Your facial cleanser
It seems counterintuitive, but an aggressive approach to bacteria can be even worse than doing nothing at all, Dr. Yadav said. Scrubbing, comedone extraction, and facials can make delicate skin prone to bacterial infections. A mild soap-free cleanser is typically all you need. However, using a stronger acne medication as a preemptive measure can help if you know you have a high-stress event coming up. Looking at you, bridezilla.
Chin and jawline breakouts are hotspots for adult acne, and hormones are most likely to blame. Your monthly menstrual cycle, or hormone imbalance from conditions like PCOS can cause acne breakouts, so contraceptive pill treatments can be a lifesaver, Dr. Yadav said.
No doubt a good day at the gym is great for your overall health, but not showering properly after your workout can be a dealbreaker for healthy skin. Dr. Yadav recommends showering with a benzoyl peroxide wash after a sweaty workout, but a plain cold shower to wash off sweat and bacteria before opening pores with steam is the best way to go.
It might be the most important meal of the day, but your breakfast choices may be sabotaging your skin. The dermatological community has mixed views on diet and its effect on acne, but Dr. Gene Rubinstein, M.D., F.A.A.D., at Simi Valley Hospital in California, links foods to breakouts and oil production. Diets that are full of sugar, bread, cereal, pasta, and potatoes have been linked to acne and rosacea. Try to replace those staple items with whole wheat bread and pasta, brown rice, and sweet potatoes instead. Even the sugars in fruit can cause a flare, so he encourages teen patients to moderate their fruit juice intake.
Milk is another culprit that has been named a "problem child" for skin. Milk products may increase the oil production that leads to acne, and because most milk in the United States comes from pregnant cows, there are pregnancy hormones that can trigger hormonal acne.
Dr. Rubinstein recommends his adult patients cut down on caffeine, hot and spicy foods, and chocolate. And citrus fruits can react with sunlight to cause skin problems, so using a sunscreen that contains zinc or titanium dioxide can help.
Dr. Francis named alcohol as a culprit people don’t often think about, but it’s a very common cause. That hungover feeling you get in the morning is often due to dehydration and toxins trying to leave your body. It results in your skin looking like you feel.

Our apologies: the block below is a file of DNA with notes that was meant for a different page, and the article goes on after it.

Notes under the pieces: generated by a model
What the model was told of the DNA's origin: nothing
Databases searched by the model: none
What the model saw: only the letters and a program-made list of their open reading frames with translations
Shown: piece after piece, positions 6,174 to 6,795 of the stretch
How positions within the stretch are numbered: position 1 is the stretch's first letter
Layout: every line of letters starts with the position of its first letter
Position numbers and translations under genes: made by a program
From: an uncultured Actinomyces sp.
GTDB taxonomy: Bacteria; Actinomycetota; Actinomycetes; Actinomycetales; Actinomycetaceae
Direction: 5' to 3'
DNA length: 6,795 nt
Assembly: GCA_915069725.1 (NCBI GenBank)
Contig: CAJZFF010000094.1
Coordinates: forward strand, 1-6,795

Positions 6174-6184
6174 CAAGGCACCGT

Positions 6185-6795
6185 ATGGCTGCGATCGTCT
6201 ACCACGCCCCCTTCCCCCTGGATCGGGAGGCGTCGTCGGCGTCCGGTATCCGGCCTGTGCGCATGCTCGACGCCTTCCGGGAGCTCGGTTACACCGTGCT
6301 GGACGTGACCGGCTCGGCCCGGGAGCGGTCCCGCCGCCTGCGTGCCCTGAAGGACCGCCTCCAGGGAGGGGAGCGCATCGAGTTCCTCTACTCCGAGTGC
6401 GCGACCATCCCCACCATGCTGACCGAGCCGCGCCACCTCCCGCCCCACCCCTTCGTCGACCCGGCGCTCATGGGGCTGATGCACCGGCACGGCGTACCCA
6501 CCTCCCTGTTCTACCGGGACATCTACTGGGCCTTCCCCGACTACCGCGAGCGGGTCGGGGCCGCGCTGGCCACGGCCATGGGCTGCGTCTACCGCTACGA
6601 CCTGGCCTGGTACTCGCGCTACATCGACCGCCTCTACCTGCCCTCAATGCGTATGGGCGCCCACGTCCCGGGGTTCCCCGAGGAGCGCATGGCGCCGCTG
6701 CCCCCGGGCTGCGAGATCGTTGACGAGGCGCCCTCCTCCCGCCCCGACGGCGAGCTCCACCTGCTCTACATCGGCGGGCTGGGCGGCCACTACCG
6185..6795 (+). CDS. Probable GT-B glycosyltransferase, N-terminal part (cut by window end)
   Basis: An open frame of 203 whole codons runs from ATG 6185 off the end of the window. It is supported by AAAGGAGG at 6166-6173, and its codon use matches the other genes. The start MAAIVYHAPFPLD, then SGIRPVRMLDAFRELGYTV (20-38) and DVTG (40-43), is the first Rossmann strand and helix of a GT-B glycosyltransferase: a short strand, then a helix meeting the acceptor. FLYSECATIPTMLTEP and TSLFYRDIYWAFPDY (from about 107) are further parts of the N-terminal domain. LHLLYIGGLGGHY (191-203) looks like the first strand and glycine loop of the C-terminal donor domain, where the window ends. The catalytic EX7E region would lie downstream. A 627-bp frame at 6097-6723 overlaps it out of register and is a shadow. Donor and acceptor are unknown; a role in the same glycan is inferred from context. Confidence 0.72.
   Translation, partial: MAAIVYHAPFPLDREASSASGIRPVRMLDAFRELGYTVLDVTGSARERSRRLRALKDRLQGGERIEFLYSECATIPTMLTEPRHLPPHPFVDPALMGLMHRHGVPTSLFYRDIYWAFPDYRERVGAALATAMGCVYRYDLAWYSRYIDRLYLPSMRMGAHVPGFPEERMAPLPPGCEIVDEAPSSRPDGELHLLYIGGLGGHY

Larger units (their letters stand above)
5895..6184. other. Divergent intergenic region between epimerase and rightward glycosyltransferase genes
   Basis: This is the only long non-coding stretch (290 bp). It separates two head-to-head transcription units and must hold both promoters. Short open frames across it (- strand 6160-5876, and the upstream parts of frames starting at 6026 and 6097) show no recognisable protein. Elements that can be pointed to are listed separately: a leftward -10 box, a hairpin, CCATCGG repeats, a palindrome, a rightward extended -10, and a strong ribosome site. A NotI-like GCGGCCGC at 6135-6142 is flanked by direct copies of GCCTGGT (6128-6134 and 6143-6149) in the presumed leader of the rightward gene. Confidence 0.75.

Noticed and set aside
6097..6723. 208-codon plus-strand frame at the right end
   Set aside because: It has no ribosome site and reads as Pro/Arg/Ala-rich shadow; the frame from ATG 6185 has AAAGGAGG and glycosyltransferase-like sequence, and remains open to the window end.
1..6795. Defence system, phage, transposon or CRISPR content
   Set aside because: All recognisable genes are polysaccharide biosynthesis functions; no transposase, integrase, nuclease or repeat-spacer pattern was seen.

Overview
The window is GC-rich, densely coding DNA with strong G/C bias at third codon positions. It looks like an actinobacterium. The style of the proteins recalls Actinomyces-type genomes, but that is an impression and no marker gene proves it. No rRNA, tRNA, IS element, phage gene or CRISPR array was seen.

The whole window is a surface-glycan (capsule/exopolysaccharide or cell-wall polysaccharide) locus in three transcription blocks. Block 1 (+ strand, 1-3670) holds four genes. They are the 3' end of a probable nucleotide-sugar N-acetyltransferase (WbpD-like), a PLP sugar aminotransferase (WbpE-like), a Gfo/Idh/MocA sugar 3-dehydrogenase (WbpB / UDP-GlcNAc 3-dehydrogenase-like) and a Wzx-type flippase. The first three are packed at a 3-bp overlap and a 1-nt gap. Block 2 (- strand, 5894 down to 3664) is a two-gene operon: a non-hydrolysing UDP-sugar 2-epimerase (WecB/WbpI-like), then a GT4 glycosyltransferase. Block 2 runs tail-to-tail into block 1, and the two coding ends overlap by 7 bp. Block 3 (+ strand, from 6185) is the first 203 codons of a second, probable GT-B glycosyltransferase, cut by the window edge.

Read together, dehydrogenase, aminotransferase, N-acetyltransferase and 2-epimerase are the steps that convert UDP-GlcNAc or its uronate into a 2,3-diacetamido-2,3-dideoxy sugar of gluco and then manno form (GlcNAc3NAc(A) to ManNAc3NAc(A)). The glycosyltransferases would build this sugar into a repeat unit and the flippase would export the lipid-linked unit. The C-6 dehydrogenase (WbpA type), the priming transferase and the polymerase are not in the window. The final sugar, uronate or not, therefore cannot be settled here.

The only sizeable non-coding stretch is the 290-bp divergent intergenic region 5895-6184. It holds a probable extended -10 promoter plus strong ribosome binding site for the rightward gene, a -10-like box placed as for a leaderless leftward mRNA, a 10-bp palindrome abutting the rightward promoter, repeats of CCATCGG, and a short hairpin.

That dehydration effect dries out the skin, and the toxins in alcohol speed up the aging process. A fizzy cocktail may seem like a well-deserved treat at the end of a long week, but soft drinks and alcohol are a losing combination, since soft drinks rob the skin of vital nutrients. A dull, aged complexion is the price to pay for too many Jack and Cokes, Francis said.
Steroids and supplements are culprits for massive facial breakouts, but they can also be a culprit for "bacne" which is difficult to treat without cessation of the steroids or supplements, according to board certified dermatologist Robin Evans.
But other medications like anti-seizure meds, psychiatric meds, and meds to treat tuberculosis can cause acne as well. Oral contraceptives are a fairly common culprit, especially those high in progesterone, like Depo-Provera, and the Mirena IUD. You should never stop taking medication without first talking to your doctor. But if acne becomes a problem, don’t hesitate to ask about your options.
A rash around the mouth can be a form of acne called "perioral dermatitis," and the culprit is disguised as an oral healthcare hero. Fluoride-based products, like toothpaste, can actually cause the irritation. So talk to your dermatologist about other oral care options if you notice an outbreak, Evans said.
Keeping acne at bay
Acne can be problematic and unsightly, but it’s often just a reflection of what’s really going on inside your body. Maintaining a healthy diet, and a clean and low-stress lifestyle, can all go a long way in preventing breakouts and improving your overall health.